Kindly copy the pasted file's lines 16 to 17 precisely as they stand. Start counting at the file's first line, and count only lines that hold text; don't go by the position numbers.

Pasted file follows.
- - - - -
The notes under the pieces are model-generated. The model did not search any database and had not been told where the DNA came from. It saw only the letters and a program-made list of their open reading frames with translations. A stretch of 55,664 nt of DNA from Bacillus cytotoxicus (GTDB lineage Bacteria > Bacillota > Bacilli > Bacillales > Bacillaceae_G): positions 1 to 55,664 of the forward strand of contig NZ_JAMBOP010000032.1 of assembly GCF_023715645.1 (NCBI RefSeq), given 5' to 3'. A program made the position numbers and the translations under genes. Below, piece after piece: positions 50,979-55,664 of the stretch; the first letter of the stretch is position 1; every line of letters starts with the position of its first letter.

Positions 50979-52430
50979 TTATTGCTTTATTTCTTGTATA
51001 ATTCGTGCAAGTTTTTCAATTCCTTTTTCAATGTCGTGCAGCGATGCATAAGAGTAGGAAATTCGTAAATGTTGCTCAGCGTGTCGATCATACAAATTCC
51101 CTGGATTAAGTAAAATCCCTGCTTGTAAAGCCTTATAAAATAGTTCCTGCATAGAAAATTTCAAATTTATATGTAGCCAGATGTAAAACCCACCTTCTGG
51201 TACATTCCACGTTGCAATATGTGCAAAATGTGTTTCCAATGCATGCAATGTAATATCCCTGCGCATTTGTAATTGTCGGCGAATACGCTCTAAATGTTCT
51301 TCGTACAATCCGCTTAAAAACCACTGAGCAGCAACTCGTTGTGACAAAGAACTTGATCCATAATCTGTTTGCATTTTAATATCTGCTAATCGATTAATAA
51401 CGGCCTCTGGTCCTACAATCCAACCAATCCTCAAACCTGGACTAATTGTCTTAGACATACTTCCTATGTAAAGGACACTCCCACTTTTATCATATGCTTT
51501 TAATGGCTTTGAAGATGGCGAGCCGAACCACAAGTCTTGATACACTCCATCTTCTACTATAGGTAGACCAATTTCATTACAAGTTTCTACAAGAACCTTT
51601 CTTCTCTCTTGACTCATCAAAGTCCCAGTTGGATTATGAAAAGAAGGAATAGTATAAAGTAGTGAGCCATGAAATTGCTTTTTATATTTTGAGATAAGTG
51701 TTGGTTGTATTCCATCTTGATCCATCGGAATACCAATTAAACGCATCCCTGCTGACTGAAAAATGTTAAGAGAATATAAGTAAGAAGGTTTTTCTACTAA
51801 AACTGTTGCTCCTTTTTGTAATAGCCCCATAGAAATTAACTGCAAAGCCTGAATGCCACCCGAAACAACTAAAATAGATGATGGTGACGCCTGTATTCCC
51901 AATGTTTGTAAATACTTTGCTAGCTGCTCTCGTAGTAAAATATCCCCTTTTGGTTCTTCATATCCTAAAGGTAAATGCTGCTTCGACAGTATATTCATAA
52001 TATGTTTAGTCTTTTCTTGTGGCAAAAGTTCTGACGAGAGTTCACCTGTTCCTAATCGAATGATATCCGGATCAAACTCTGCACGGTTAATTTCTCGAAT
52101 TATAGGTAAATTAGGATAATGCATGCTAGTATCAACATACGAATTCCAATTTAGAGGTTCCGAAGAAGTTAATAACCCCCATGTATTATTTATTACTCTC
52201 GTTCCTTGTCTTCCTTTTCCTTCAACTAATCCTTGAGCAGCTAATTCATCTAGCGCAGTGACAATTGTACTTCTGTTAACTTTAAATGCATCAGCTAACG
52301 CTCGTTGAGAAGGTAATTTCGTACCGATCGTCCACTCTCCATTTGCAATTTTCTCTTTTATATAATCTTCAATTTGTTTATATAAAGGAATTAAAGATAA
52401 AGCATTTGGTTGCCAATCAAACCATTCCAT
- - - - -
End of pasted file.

52201 GTTCCTTGTCTTCCTTTTCCTTCAACTAATCCTTGAGCAGCTAATTCATCTAGCGCAGTGACAATTGTACTTCTGTTAACTTTAAATGCATCAGCTAACG
52301 CTCGTTGAGAAGGTAATTTCGTACCGATCGTCCACTCTCCATTTGCAATTTTCTCTTTTATATAATCTTCAATTTGTTTATATAAAGGAATTAAAGATAA